Guarda Nacional Republicana does principally belong to the Ministry of Internal Administration (as a reader has corrected me - thanks) concerning civil matters (including policing).  But they are related to the Ministry of Defense in military matters, when considered soldiers.   See Wikipedia article.  I still do not feel comfortable with a police force based on a military organisation.  There is a strong connection with the officers of GNR and the armed forces as well.  This being said, the GNR seem very efficient and a unified police force could very well learn much from it.


  1. Guarda Nacional Republicana is Internal Administration not Defense

  2. You are nearly correct. In police matters they relate to the ministry of internal administration. But they are considered soldiers and are in that capacity also related to the ministry of defense. Quite confusing. See the wikipedia link:

  3. You are a bit confused. You talk about police, and you even put PE, PA and PN in the same bag, when they don't even belong to the same branch. There is no logic in making one only military police for the three branches when their needs are different and specific, and their numbers are in match for their needs. If you don't even know their numbers and specifications, don't talk about them. It is not efficient to have one military police to three different branches.

    And the GNR has some differences from the PSP, even more to respond to different crisis. In France, for exemple, you have the Police Nationale and the Gendarmerie, that works in the same logic that GNR and PSP and it works very well if well managed. GNR and Gendarmerie have military basis because of the nature of some of their missions.

    At last, you say that "Portugal a ratio of less than 200 citizens per police person" but in the source you give it is writen that Portugal has one policeman to 488,5 citizens and has, in fact, one of the worst ratio. If you want to put a source at least make sure it supports what you say and not the opposite. It is well known that Portugal lacks of policemen.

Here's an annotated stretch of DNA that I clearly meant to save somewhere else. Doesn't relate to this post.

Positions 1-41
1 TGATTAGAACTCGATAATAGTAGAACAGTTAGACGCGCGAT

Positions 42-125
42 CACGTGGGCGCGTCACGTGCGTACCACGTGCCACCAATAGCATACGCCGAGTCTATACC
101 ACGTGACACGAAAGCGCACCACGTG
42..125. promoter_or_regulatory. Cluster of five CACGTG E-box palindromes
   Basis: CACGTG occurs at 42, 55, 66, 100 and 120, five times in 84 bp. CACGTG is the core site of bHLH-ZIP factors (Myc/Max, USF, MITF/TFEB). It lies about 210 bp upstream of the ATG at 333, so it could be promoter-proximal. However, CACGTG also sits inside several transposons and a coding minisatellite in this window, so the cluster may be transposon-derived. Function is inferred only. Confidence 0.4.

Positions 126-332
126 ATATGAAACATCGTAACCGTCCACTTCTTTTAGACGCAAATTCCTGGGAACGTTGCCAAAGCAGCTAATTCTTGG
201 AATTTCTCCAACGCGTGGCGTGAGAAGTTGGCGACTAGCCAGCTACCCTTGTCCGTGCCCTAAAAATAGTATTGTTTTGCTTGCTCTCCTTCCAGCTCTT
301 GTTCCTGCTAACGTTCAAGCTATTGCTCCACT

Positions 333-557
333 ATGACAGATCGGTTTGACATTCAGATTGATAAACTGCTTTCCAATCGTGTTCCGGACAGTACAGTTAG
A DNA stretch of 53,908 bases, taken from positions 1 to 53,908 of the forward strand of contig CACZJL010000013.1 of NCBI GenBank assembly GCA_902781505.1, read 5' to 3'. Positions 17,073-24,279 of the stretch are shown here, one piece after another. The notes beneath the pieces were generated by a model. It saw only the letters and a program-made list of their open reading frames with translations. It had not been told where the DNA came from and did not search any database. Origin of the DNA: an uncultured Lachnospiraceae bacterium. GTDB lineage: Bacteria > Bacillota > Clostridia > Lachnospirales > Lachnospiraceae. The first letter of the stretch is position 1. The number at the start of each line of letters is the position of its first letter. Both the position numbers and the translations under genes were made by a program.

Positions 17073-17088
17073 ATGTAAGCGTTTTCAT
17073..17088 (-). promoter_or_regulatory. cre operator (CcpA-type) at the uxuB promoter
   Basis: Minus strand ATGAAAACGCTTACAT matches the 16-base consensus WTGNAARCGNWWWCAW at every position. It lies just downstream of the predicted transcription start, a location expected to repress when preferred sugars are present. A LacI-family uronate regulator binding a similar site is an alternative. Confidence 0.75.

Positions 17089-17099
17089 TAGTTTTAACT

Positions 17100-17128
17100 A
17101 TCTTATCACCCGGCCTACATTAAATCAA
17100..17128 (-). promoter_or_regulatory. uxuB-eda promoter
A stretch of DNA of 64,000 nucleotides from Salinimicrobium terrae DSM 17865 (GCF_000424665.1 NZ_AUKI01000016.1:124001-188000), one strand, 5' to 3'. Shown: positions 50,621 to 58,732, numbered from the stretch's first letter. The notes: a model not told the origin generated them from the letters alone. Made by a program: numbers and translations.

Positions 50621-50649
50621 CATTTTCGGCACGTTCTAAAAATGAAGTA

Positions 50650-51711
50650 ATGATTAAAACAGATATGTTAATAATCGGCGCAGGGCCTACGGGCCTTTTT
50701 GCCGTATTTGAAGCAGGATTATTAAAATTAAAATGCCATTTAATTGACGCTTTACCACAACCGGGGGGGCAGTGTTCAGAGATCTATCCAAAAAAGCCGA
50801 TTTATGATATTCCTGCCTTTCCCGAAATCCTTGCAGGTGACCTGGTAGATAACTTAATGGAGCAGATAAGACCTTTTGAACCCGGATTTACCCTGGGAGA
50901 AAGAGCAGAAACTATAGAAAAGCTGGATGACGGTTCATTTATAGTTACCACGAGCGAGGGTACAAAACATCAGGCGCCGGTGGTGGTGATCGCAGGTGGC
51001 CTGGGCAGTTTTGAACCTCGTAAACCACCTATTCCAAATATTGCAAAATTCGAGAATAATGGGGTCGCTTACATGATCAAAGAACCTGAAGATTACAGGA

And I don't know why your "guessing" numbers would be more accurate than an official document. In your numbers you say there are 48.000 PSP and GNR. PJ and GP should never be counted as "policemen" because they are not such thing and do not contribute to the direct safety.

  4. Thank you for comments.
    I am in fact confused with the large number of police and types of police in Portugal. I admit I am being a being provocative when I add GP (prisoner guards) as part of the police. However they are armed and they often move around among us as guards on transports and hospitals.

    It was even more provocative to add military police. But I continue to think the Policia Judiciaria Militar should be abolished/absorbed. A few number of military lawyers would be sufficient. Also as ex-military myself and knowing the most likely military assignments of the future are abroad in war/insurgent like situations, I cannot see the purpose of a separate military police for each of the armed branches. Considering that everybody in Portugal must save, the armed forces have to become not only meaner but also leaner.

    France is a much bigger country than Portugal, and on top of that is not exactly an example of efficiency. Perhaps you should look a bit further north and compare with other small countries. Soldiers, or police trained as soldiers have no business amongst civilians.

    Perhaps I have made and error and linked to a wrong source. I am unable to find the 488,5 citizens per police in Portugal you refer to?

    Anyway even taking into account your even lower number of 48000 instead of Eurostat's 51000 the average is still the highest (excluding Cyprus for obvious reasons) in Europe. Portugal has the highest number of police officers of any country in Europe.
    1) Not exactly a indicator of efficiency - is it?
    2) It seems in fact to be "well known that Portugal needs more police". The numbers say otherwise - in other words it is a urban myth.

    One unified police, a lot better educated and better paid would IMHO both give both a better and more satisfied police. Furthermore, it is the only correct thing to do with the poverty in Portugal combined with the severe austerity measures.

    Finally, to say the Policia Judiciaria should not be counted as police is at least as provocative as my article. How can they be countered as anything else? They are in most countries of course. I fail to see that their form for policing is indirect. Perhaps it is here my confusion arise. In Portugal the regular police like PSP is not supposed to catch offenders? Or prevent crime?

    As an aside, even the Romans knew not to let soldiers act as an occupying force (see what happened in Iraq). They used a special constabulary force. The Military Police could be the backbone of such a force. However, Portugal is too small to make difference, and the US military seem not to study history.